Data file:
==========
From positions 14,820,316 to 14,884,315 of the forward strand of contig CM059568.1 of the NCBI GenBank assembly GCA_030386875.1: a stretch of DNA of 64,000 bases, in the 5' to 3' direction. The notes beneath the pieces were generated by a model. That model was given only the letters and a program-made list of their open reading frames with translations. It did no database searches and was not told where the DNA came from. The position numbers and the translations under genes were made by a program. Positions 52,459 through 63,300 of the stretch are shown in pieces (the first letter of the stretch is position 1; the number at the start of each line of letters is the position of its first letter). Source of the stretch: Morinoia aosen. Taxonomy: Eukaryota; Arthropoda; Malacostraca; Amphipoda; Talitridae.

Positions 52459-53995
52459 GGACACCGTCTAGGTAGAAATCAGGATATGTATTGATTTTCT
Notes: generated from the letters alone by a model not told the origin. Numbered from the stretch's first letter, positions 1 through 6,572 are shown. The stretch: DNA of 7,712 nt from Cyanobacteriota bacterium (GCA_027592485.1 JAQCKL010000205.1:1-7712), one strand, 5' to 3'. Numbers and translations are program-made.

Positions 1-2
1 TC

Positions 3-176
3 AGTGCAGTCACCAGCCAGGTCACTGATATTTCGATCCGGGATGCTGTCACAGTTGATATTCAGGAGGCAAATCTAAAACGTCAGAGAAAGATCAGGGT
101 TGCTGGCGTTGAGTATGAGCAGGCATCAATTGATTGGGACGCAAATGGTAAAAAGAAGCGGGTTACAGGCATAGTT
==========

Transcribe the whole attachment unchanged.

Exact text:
From positions 14,820,316 to 14,884,315 of the forward strand of contig CM059568.1 of the NCBI GenBank assembly GCA_030386875.1: a stretch of DNA of 64,000 bases, in the 5' to 3' direction. The notes beneath the pieces were generated by a model. That model was given only the letters and a program-made list of their open reading frames with translations. It did no database searches and was not told where the DNA came from. The position numbers and the translations under genes were made by a program. Positions 52,459 through 63,300 of the stretch are shown in pieces (the first letter of the stretch is position 1; the number at the start of each line of letters is the position of its first letter). Source of the stretch: Morinoia aosen. Taxonomy: Eukaryota; Arthropoda; Malacostraca; Amphipoda; Talitridae.

Positions 52459-53995
52459 GGACACCGTCTAGGTAGAAATCAGGATATGTATTGATTTTCT
Notes: generated from the letters alone by a model not told the origin. Numbered from the stretch's first letter, positions 1 through 6,572 are shown. The stretch: DNA of 7,712 nt from Cyanobacteriota bacterium (GCA_027592485.1 JAQCKL010000205.1:1-7712), one strand, 5' to 3'. Numbers and translations are program-made.

Positions 1-2
1 TC

Positions 3-176
3 AGTGCAGTCACCAGCCAGGTCACTGATATTTCGATCCGGGATGCTGTCACAGTTGATATTCAGGAGGCAAATCTAAAACGTCAGAGAAAGATCAGGGT
101 TGCTGGCGTTGAGTATGAGCAGGCATCAATTGATTGGGACGCAAATGGTAAAAAGAAGCGGGTTACAGGCATAGTT